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They're back...

By David SterrittStaff writer of The Christian Science Monitor / September 7, 2001


At the movies, it was a summer to forget - unless a steady parade of feuding felines, digital dinosaurs, and artificial apes is your idea of Hollywood at its finest.

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Oh yes, "Pearl Harbor" made plenty of money - and it made even more in a reissue over Labor Day weekend. (They used to reserve that treatment for classics, didn't they?) But the season hasn't exactly been memorable, or stirring, or even entertaining, by Hollywood's own best standards.

And it certainly hasn't had great performances, except for the prettily filmed bomb in "Pearl Harbor" that looked so graceful as it swooped toward its target.

The grand old studios aren't bereft of grand new talents - they've just forgotten how to give stars material worthy of their abilities. Tim Roth with a monkey face? Julia Roberts in a fat suit? Gimme a break.

But things are about to change, if Tinseltown's barrage of pre-autumn publicity is any indication. Good acting is apparently back in style, and optimists are looking forward to meaty performances mixed in with the fantastic formulas, awesome camera tricks, and spectacular special effects that have become integral aspects of American movies.

Anthony Hopkins as a mysterious stranger. Johnny Depp as a Victorian sleuth. Cate Blanchett as a country-music fan in love with two crooks. Kevin Spacey as a man who may or not be an interplanetary alien. Sound enticing?

As if to make us squirm a little more this fall, some of the most performance-friendly fare will wait in the wings until after Thanksgiving, when some of Hollywood's most glittering names will show what they can do with unusually challenging roles. That's when Jim Carrey will go poignant as a small-time screenwriter in The Majestic, Will Smith will tap the complexities of a great prizefighter in Ali, and Gene Hackman will play the wandering father of a complicated family in The Royal Tenenbaums, to mention just a few tantalizing prospects.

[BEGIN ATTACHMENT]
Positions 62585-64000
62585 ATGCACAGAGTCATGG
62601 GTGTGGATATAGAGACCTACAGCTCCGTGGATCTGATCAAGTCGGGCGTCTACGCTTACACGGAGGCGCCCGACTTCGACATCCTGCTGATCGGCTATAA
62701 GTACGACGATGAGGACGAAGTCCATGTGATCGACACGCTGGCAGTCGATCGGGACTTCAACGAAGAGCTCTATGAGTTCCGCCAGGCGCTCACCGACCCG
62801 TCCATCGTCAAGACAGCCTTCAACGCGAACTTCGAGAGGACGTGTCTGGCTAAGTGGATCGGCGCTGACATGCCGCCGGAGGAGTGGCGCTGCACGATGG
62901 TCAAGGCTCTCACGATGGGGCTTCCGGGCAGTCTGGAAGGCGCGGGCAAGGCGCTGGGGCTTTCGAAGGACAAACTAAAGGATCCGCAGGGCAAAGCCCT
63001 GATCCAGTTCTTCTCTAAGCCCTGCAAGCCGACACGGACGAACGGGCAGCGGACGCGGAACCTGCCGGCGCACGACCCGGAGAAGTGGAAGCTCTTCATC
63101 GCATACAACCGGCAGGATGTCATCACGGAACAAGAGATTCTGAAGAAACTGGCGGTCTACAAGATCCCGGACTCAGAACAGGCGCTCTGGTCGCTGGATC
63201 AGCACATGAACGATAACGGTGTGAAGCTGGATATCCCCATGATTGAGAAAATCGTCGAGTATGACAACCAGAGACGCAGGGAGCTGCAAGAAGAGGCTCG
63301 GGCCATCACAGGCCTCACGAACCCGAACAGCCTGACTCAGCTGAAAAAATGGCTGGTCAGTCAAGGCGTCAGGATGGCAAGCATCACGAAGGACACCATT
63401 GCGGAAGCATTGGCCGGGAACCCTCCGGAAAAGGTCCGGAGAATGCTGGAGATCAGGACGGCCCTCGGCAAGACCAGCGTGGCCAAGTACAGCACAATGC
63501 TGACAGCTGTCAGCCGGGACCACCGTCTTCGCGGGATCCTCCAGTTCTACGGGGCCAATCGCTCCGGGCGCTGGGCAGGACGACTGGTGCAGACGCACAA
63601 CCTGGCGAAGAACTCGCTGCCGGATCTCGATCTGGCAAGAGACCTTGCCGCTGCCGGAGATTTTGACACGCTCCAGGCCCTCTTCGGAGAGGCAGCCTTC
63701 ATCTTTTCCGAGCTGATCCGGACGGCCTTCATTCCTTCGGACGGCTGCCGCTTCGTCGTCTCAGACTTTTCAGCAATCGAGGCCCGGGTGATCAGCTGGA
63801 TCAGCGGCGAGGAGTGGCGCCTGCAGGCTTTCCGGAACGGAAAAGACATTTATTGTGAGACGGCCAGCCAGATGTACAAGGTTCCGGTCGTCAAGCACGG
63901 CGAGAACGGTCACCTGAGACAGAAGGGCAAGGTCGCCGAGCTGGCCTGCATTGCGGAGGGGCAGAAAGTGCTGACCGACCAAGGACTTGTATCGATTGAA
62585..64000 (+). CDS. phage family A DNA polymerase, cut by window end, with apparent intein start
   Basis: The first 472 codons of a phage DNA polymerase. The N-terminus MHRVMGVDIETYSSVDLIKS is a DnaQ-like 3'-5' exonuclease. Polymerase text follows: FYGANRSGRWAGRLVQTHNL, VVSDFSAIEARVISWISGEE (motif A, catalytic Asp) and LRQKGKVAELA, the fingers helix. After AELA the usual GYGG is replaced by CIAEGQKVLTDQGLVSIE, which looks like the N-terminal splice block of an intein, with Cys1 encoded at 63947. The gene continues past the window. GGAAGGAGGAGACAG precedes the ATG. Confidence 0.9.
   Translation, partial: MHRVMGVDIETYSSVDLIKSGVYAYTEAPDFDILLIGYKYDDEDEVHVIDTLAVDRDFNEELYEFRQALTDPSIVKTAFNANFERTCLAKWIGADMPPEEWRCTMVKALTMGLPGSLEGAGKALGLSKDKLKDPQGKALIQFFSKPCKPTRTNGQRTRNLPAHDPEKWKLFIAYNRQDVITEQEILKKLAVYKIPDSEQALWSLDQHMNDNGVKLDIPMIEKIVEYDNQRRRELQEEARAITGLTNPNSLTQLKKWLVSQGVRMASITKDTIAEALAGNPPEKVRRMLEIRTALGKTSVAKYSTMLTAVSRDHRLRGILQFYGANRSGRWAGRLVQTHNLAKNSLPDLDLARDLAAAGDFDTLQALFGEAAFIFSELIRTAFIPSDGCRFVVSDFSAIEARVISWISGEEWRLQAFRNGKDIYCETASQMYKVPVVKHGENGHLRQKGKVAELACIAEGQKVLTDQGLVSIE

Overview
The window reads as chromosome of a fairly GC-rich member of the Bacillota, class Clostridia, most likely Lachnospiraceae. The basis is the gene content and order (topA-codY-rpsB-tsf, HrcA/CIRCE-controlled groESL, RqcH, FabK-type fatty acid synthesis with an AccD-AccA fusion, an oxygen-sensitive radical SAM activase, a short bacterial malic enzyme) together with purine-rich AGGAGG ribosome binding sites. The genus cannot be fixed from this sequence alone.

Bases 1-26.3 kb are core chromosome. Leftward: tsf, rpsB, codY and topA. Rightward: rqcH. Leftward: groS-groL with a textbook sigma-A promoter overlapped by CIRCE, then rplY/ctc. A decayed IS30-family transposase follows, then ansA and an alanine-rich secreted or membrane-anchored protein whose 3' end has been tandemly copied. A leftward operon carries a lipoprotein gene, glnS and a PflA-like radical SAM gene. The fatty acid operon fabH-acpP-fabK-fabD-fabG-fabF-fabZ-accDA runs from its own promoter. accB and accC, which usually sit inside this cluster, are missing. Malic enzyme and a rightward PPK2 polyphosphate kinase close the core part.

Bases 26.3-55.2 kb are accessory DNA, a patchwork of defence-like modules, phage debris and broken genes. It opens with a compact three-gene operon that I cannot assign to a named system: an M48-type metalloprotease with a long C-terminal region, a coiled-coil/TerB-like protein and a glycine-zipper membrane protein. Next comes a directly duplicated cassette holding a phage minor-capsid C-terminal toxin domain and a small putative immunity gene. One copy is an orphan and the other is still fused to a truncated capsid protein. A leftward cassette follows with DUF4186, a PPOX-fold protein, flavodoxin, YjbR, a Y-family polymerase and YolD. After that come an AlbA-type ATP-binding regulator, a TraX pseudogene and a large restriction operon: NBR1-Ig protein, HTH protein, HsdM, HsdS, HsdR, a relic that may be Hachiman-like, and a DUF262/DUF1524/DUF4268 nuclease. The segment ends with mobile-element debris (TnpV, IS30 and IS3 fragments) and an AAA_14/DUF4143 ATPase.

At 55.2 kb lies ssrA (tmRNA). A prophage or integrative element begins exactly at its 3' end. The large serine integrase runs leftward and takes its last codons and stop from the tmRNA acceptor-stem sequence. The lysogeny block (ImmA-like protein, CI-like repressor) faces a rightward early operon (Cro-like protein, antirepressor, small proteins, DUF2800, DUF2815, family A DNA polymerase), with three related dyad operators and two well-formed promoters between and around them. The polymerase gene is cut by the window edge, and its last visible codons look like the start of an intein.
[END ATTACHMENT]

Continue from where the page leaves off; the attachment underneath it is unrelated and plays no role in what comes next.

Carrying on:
Nor will the weeks before Thanksgiving be devoted entirely to high-toned acting. The most eagerly awaited treat, Harry Potter and the Sorcerer's Stone, takes its cachet more from J.K. Rowling's novels and director Chris Columbus's track record ("Gremlins," "Mrs. Doubtfire") than from burning desires to see Emma Watson and Daniel Radcliffe act up a storm. Animation will also strike again - the Disney fantasy Monsters, Inc. is the one to beat - and the inescapable Arnold Schwarzenegger is looming in Collateral Damage, a political thriller sure to have more thrills than politics.

Still, the studios appear to have turned a corner, and we may not have to check our brains at the popcorn counter quite as often as during the long, tepid summer. Here are some of the pictures inspiring this hopeful prediction:

Hearts in Atlantis, Sept. 28. No current star is more gifted than Anthony Hopkins, and not since the late Alec Guinness has there been a more versatile actor, swinging from the histrionics of "Titus" to the horrors of "Hannibal" without missing a beat. He's also a hard worker, with two pictures - the other is "Bad Company," opening Christmas Day - on tap this season.

"Hearts" takes its cue from Stephen King's book about a 12-year-old boy (Anton Yelchin) with a self-centered mother (Hope Davis) and an enigmatic new acquaintance (Hopkins) who may be able to help him.

On paper, this seems an ideal role for Sir Anthony, who gets to be ominous (Where did he come from? What's he really up to?) and comforting (Somebody's got to protect that kid!) by turns.

The screenplay was penned by veteran writer William Goldman and directed by Scott Hicks, who showed in "Shine" that he knows how to handle eccentric heroes. But don't expect Hopkins to follow up with a concert tour, as the real-life "Shine" character did, though his on-screen work could put him in Oscar territory once again.